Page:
1 Head of garlic
Red wine (no, I won't tell you how many bottles!)
1 bunch parsley (until mine in my herb garden grows enough to cut and use)
Cilantro (ditto)
Basil (ditto)
Lettuce (lots of it so I can eat salads as big as my head)
Farmer's milk and cream and butter
Farmer's eggs
Red Dirt Ranch chicken
Grateful Grower's Pork
Beef from River Taw Farms (I visited and bought 20 lbs, so I'm good there for a while)
Bacon (hopefully from Grateful Growers!)

With these in the fridge, I always have dinner. The chicken gets roasted, then made into some dish (last week, Dorie's chicken b'stilla) and then made into yet another dish with any leftover (last week: chicken and dumplings). From Grateful growers, I've had ribs, sausage, ground pork, brats--I still have to check out pork loin and pork chops. Potatoes get mashed, "gratin'd" (real word is gratineed, I think), sliced into pommes anna, baked, you name it. I could make a quiche with the eggs, the bacon, the onions....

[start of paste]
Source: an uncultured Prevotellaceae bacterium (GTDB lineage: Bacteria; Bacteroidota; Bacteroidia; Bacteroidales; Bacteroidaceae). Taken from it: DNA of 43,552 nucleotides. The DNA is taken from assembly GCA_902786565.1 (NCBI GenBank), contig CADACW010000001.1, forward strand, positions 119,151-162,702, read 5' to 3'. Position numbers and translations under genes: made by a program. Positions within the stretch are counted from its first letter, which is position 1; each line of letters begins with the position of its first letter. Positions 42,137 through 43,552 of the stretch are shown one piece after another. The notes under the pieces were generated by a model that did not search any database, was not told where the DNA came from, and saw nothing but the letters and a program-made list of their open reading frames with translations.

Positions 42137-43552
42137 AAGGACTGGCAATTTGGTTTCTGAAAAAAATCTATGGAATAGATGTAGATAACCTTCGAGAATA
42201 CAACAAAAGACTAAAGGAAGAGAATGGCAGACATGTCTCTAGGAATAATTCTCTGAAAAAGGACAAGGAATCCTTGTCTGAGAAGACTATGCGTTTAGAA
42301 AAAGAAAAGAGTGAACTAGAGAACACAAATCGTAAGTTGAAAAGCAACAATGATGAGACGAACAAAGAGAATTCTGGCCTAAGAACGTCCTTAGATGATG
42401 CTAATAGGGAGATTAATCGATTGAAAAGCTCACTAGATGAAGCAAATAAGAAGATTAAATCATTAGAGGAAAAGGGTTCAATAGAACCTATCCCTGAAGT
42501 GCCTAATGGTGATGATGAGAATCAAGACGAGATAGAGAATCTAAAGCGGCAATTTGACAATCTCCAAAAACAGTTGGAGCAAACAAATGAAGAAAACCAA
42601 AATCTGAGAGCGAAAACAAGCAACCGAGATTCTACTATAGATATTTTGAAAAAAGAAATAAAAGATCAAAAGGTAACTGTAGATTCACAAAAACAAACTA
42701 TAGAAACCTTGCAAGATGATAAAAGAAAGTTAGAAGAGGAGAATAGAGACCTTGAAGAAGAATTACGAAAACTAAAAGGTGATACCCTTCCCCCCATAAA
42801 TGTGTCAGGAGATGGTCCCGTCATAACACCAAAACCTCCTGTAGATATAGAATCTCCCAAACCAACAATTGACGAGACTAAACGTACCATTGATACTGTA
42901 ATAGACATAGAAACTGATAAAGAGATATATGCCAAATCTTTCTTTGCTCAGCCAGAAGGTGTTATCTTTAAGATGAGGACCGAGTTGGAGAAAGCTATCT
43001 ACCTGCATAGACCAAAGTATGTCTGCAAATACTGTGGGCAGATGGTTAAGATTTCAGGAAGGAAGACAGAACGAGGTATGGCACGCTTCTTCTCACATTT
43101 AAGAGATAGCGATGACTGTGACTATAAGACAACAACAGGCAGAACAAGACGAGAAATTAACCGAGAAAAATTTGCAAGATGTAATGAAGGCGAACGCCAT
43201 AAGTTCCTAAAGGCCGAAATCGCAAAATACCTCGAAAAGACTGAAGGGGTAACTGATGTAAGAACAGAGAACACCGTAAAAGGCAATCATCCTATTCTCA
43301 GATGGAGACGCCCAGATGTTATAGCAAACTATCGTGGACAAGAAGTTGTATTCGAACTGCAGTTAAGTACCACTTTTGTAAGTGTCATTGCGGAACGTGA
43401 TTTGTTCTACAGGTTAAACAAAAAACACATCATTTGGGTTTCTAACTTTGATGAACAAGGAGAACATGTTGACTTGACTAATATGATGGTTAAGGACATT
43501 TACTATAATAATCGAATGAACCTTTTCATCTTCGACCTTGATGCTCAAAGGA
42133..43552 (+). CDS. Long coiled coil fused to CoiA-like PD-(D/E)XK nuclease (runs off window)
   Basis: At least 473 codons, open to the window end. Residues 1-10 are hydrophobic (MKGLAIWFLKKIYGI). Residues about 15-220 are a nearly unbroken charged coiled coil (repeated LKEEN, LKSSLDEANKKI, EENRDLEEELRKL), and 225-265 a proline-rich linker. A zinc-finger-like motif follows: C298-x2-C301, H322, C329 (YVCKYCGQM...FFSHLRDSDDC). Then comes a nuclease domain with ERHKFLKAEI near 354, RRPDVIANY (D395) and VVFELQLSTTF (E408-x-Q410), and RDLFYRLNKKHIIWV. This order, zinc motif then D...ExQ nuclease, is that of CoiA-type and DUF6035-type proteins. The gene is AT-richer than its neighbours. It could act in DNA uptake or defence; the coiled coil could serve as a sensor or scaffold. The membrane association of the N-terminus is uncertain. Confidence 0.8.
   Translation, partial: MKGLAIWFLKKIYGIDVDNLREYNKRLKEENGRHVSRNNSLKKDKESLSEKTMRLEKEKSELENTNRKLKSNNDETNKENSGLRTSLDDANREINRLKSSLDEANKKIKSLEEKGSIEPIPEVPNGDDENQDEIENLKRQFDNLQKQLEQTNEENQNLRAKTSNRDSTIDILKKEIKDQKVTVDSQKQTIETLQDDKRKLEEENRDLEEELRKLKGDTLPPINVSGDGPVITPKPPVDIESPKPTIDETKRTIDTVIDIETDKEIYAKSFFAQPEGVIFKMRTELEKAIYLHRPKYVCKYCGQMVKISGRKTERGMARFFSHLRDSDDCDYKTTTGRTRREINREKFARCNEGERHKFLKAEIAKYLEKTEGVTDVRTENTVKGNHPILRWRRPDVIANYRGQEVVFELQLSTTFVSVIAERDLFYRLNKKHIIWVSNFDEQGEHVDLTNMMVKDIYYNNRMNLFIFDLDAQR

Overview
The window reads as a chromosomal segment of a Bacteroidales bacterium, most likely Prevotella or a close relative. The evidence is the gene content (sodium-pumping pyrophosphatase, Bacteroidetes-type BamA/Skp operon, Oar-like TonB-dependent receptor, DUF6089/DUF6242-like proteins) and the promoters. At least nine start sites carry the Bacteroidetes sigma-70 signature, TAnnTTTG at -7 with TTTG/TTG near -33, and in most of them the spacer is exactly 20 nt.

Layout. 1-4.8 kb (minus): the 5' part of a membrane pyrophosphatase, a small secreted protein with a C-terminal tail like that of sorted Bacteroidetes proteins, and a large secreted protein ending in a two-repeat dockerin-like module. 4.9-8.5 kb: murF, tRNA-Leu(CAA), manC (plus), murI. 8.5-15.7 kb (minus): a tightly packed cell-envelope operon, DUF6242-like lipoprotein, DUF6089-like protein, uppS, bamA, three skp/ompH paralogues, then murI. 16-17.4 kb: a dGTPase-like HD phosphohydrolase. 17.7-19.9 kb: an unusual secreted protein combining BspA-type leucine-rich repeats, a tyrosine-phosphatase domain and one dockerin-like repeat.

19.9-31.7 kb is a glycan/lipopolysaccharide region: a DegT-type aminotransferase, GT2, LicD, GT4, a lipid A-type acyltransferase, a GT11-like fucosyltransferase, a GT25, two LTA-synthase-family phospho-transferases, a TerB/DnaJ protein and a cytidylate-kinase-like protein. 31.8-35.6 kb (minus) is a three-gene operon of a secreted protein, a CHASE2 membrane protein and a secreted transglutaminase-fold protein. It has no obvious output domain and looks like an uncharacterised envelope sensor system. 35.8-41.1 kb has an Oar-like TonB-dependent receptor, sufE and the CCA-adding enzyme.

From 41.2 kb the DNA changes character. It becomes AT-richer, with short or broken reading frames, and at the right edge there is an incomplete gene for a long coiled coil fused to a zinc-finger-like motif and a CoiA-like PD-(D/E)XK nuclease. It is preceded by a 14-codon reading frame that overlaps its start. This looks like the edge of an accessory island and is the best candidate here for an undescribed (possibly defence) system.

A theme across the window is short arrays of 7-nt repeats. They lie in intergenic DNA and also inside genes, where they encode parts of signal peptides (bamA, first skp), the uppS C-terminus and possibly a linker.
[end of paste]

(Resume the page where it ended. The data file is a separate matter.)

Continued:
What's on your list?

Thursday, March 3, 2011

Anatomy of a Pasta Dish

Last night, I finally FINALLY got to Rooster's Wood-Fired Kitchen in Charlotte. I say it that way because G had eaten there eons ago, ordering diver scallops and was miffed when he only got two...for a lot of money.

But that was eons ago, like I said. We've visited for a drink or two since then, tasted a few nibbles and then? Then Groupon came, and I was determined to get G back into the place. For dinner.

And Wow.

We had a reservation but went early hoping (very much against hope) that we could get a table anyway. No dice. But there were two quite comfy stools looking into the kitchen, right by the pasta station.